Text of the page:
Transgender rights bill passes in Mass. House and Senate

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Once signed, the Law will go into effect July 1, 2012

By: Chuck Colbert/TRT Reporter/

BOSTON-Casino gambling grabbed all the headlines, but in an historic vote the Massachusetts House of Representatives approved a measure Tuesday evening, Nov. 15, which would extend civil-rights and hate-crimes protections to transgender residents.

The vote was 95 – 58, with only one Republican voting in favor of the bill, Representative Daniel B. Winslow of Norfolk.

“This is our moment,” said attorney Jennifer Levi, Transgender Rights Project director for the Gay & Lesbian Advocates & Defenders.

“There is a deeper understanding in this building about the need for these protections,” Levi said, adding, “The number of people who have now met with legislators and talked about the reality of their lives made the issue understandable.”

“There are no legal arguments left to oppose civil-rights protections,” said Levi.

The measure, adopted by the House last night, passed the Senate by a voice vote this morning.  Governor Deval Patrick has indicated he will sign the bill into law. It would go into effect July 1, 2012.

The transgender civil-rights bill would add protections based on “gender identity” to the statutes banning discrimination in employment, housing, education, and credit. It would also add gender identity to current hate-crimes laws.

The measure, however, does not include protections for public accommodations, such as hotels and restaurants, restrooms, locker rooms, public buildings and transit, including subway and bus lines.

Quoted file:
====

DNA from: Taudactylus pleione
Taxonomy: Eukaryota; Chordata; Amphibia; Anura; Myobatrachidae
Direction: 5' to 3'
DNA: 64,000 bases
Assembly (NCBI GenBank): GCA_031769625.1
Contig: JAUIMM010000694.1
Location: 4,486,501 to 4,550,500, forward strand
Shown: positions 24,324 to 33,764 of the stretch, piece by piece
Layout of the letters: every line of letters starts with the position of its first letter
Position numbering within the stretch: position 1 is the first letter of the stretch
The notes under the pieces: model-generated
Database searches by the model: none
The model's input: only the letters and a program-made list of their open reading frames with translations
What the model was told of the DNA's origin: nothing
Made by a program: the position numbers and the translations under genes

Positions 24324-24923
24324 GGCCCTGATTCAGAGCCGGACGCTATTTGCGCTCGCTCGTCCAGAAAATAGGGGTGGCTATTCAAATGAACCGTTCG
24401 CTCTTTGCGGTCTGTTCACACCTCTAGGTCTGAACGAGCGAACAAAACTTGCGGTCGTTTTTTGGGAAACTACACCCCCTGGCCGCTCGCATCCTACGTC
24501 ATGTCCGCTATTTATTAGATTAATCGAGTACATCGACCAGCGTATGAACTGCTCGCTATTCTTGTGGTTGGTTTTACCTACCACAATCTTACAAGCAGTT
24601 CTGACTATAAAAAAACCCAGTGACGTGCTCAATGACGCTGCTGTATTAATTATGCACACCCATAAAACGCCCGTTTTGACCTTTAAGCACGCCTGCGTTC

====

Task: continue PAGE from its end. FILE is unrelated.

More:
That omission bothers a lead sponsor of the bill, Representative Carl M. Sciortino, Jr. (D-Medford). But he said, the bill is a step forward  “It makes sure that people who have faced violence and discrimination have legal remedy.”

 

Public accommodations provisions were included in an earlier version of the bill but were dropped in a redrafting of the measure by the House Committee on the Judiciary, whose chairman is Representative Eugene L. O’Flaherty (D-Chelsea).

The bill’s detractors zeroed in on fears about public safety in restrooms and locker rooms. In an effort to derail the measure, opponents derisively labeled it a “bathroom bill.”

Under current law, race, color, religious creed, national origin, sex, sexual orientation, age, among other categories are protected classes. The bill would add the term gender identity to the list.

The bill defines that term as “a person’s gender-related identity, appearance or behavior, whether or not that gender-related identity, appearance or behavior is different from that traditionally associated with the person’s physiology or assigned sex at birth. Gender-related identity may be shown by providing evidence including, but not limited to, medical history, care or treatment of the gender-related identity, consistent and uniform assertion of the gender-related identity or any other evidence that the gender-related identity is sincerely held, as part of a person’s core identity; provided however, gender-related identity shall not be asserted for any improper purpose.”

Beacon Hill was a whirl of activity yesterday as lawmakers attempted to close out the legislative session.

The vote on the transgender bill came before 9:00 p.m. and after an unsuccessful attempt to refer the legislation to the Ways and Means Committee for study on the measure’s effect on state finances.